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NYCLU Calls on Governor Hochul to Sign the SIGH Act

ALBANY – Today, the New York State Legislature passed the Schools Impacted by Gross Highways (SIGH) Act (S4550B/A8998B) — a bill co-authored by the New York Civil Liberties Union (NYCLU) which would address environmental racism and protect students’ health by prohibiting the future construction of schools within 500 feet of major roadways.

In response, the NYCLU Director of the Racial Justice Center Lanessa Owens-Chaplin, Senator Rachel May, and Assembly Member Yudelka Tapia issued the following statements:

“No one should have to breathe polluted air,” said Lanessa Owens-Chaplin, Director of the Racial Justice Center at the NYCLU. “Right now, thousands of New York’s children attend schools that sit just a few hundred feet from major roadways — forcing mostly Black and Brown youth to breathe in toxic air every single day. Children have the right to attend school without exposure to pollution, which has devastating long-term effects on their health and their ability to learn. Governor Hochul must join the Legislature in standing up against environmental racism and taking steps to protect students’ air quality. She must quickly sign the SIGH Act into law.”

“New York State is taking a crucial step towards prioritizing the health of our school children with the passage of the SIGH Act,” said Senator Rachel May. “By situating schools away from highways, we can ensure a healthier and safer environment for our students. It’s a powerful message that shows how much we value their well-being. Let’s rally together to get this bill signed into law, securing a future where our school children can truly thrive in the classroom.”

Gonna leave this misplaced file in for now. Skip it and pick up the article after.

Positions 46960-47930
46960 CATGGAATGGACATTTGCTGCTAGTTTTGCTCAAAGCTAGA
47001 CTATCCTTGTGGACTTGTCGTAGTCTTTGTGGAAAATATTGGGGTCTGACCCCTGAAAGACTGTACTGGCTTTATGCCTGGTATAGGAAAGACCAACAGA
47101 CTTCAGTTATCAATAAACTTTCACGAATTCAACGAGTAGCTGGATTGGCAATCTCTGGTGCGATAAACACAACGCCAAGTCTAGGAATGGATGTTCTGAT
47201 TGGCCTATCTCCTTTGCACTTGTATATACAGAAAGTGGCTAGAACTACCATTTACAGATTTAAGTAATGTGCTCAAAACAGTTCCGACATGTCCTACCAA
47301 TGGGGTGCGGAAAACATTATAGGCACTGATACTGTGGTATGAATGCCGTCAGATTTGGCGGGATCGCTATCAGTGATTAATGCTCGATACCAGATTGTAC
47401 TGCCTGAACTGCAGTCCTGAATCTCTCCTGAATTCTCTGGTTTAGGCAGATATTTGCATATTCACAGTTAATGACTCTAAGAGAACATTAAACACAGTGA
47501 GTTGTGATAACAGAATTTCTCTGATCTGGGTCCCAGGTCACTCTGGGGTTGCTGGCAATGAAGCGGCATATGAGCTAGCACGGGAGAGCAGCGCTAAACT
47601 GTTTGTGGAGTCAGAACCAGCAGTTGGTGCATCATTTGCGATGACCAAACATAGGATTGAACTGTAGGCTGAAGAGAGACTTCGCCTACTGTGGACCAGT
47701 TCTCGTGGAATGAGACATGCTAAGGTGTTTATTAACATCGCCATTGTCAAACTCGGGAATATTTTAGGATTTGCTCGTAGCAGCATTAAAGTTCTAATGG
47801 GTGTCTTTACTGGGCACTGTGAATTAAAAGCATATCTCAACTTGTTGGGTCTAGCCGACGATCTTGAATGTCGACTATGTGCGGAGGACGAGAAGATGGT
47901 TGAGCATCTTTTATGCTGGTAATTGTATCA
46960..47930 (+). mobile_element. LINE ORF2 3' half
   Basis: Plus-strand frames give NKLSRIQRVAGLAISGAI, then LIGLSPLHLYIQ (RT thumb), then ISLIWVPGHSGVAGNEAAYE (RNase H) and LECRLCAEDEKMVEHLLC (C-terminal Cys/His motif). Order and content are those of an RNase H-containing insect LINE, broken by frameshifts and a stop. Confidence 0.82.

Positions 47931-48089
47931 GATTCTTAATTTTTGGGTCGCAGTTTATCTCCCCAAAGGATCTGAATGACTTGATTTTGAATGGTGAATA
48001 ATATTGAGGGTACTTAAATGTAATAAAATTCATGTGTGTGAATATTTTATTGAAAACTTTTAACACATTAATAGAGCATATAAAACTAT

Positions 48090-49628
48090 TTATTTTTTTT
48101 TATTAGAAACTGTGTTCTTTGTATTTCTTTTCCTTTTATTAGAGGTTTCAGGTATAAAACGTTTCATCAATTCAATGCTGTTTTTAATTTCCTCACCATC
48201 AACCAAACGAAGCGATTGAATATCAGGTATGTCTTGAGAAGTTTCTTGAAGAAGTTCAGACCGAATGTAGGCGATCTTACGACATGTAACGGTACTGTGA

“Today’s passage of the SIGH act is a critical step in addressing long-standing environmental injustices in New York State,” said Assemblymember Yudelka Tapia. “Every day, children across our communities spend their school days in close proximity to major highways. New York state has more students who attend schools near highways than any other state in the country. For years, we have known that these children suffer from asthma and other medical issues. In the Bronx, 17% of children ages 13 and younger had been diagnosed with asthma compared with 11% children state-wide. By prohibiting the construction of new schools within 500 feet of controlled-access highways, we are protecting our children’s health and ensuring they can learn in safe and clean environments.”

One-third of New York’s students attend school near a major highway, and 88 percent of those schools teach predominantly Black and Brown children. Children who attend schools near roadways have increased risk of asthma, chronic respiratory issues, cardiovascular effects, and neurobehavioral dysfunction. These are long-lasting effects that contribute to the overall performance of school-age children. The SIGH Act would improve the health, education, and economic outcomes of these vulnerable students who have been forced to endure the impacts of environmental racism for years.

The NYCLU has fought for the passage of this legislation for years by bolstering support amongst New York lawmakers, hosting statewide seminars, engaging with schools statewide, mobilizing supporters to contact their representatives, and rallying for its advocacy alongside students.

As bold as the spirit of New York, we are the NYCLU.
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